Screenshot 2015-04-06 07.52.01

Last week, Apple’s biggest display partner LG Display published an explainer on 8K (7,680 by 4,320 resolution) screens, claiming that the specification is the future of display technology. LG has already demonstrated 8K monitors at CES in Las Vegas, and notes that the panel boasts 16 times the number of pixels as a standard Full HD screen. Strangely, however, LG’s document explicitly says that Apple is working on an 8K version of the iMac (emphasis ours):

It has become clear that Japan is planning to launch an 8K SHV test broadcast and then promptly restructure the UHD service. Apple has also announced that they will release the ‘iMac 8K’ with a super-high resolution display later this year. Korea is also preparing to offer an 8K service demonstration at the 2018 Pyeongchang Winter Olympics. LG Display displayed a new beacon of the 8K era by revealing their 98-inch 8K Color Prime Ultra HDTV at CES 2015.

As anyone who reads up on Apple would tell you, this statement from LG Display is not accurate: Apple has not announced an iMac with an 8K display and has not publicly indicated that one is coming this year…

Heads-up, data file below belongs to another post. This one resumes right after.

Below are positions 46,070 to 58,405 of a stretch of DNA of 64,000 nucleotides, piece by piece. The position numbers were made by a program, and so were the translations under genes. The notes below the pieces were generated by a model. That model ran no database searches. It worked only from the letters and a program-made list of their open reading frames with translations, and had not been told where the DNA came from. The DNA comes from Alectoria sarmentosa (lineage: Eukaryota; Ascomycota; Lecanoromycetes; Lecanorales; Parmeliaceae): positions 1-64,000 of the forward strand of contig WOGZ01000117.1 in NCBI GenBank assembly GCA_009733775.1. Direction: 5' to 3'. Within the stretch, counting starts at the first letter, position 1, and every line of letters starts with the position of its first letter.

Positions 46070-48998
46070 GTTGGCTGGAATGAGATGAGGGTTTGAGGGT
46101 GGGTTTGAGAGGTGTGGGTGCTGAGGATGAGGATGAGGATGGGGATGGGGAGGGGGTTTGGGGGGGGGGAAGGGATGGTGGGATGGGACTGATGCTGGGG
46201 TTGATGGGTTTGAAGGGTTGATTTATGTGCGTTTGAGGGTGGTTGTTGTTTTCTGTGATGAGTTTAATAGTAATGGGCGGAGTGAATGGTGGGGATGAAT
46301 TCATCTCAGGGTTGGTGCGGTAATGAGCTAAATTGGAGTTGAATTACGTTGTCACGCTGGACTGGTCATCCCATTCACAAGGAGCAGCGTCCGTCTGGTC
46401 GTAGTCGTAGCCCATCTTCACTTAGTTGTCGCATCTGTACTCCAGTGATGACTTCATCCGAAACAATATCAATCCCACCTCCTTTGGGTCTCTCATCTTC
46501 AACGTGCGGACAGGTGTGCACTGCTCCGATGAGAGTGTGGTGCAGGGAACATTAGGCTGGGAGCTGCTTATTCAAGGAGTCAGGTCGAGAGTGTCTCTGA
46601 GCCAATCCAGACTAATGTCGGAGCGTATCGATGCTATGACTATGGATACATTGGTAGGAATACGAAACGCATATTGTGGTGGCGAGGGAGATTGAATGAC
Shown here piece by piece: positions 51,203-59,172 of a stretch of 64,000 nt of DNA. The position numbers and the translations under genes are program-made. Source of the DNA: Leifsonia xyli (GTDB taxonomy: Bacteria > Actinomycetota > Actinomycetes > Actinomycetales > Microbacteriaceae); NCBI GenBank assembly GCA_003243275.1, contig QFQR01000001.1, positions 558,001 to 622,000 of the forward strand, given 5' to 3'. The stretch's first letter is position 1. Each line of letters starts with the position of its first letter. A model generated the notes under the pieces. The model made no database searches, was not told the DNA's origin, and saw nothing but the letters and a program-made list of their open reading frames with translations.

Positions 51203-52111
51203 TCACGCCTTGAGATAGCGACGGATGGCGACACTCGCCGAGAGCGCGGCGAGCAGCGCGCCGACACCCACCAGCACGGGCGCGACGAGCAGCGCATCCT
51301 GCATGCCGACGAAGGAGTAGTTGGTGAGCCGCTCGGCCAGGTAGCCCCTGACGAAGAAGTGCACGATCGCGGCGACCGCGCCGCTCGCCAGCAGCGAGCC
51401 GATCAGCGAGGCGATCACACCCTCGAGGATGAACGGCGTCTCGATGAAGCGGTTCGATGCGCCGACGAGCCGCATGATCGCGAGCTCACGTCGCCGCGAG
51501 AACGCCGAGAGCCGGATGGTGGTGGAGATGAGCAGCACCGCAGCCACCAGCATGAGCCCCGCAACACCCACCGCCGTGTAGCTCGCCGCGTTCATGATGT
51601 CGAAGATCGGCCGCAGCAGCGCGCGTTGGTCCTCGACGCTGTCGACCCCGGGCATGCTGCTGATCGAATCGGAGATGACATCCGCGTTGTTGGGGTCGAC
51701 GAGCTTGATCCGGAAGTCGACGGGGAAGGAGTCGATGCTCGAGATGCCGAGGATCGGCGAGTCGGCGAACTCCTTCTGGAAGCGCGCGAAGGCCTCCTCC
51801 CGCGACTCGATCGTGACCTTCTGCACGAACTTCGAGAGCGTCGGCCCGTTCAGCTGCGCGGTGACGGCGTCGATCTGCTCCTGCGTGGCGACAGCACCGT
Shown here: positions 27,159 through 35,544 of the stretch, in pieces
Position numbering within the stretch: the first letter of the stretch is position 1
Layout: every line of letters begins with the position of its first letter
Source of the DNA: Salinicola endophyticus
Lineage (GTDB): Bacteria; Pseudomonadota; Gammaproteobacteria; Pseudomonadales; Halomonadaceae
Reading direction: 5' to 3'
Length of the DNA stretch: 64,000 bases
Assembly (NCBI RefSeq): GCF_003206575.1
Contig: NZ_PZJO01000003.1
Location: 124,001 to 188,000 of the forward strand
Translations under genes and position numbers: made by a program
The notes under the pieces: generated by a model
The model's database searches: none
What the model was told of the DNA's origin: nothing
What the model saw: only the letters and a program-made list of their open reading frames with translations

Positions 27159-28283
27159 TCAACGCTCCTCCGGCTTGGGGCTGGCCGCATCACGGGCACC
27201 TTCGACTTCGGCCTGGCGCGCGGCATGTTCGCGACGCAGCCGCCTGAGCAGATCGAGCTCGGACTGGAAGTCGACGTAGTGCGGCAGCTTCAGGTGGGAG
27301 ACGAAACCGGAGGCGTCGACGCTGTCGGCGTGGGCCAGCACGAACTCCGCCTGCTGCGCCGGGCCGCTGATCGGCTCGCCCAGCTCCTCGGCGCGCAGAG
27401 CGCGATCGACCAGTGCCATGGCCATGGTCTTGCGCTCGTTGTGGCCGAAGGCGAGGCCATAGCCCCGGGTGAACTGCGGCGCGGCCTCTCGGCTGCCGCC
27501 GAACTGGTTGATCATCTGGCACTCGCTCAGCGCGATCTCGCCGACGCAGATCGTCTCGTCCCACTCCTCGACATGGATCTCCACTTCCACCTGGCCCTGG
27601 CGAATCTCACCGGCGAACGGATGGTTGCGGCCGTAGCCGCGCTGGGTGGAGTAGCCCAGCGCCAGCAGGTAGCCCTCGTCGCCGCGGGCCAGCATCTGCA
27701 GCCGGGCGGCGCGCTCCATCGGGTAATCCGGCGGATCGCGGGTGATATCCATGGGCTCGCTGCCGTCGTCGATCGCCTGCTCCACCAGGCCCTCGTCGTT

Perhaps this is just a complete factual error from LG, but it’s also possible that the company, which has been one of Apple’s main display suppliers for years, has some insight into Apple’s roadmap. Regardless, a major manufacturer such as LG claiming that Apple is working toward 8K displays is interesting.

Late last year, Apple leapfrogged many desktop computers on the market by launching an iMac with a 5K display. Apple has not updated its standalone monitors since 2011, so perhaps the company is working on something even more elaborate for that professional-focused product line.

We noted earlier this year that 8K displays will start hitting the marketplace in 2016, so it wouldn’t be surprising for Apple to already have such screens in its Research and Development labs. Speaking of display resolutions, the next-generation Apple TV, to be announced this summer, is not slated to include support for 4K video streaming.

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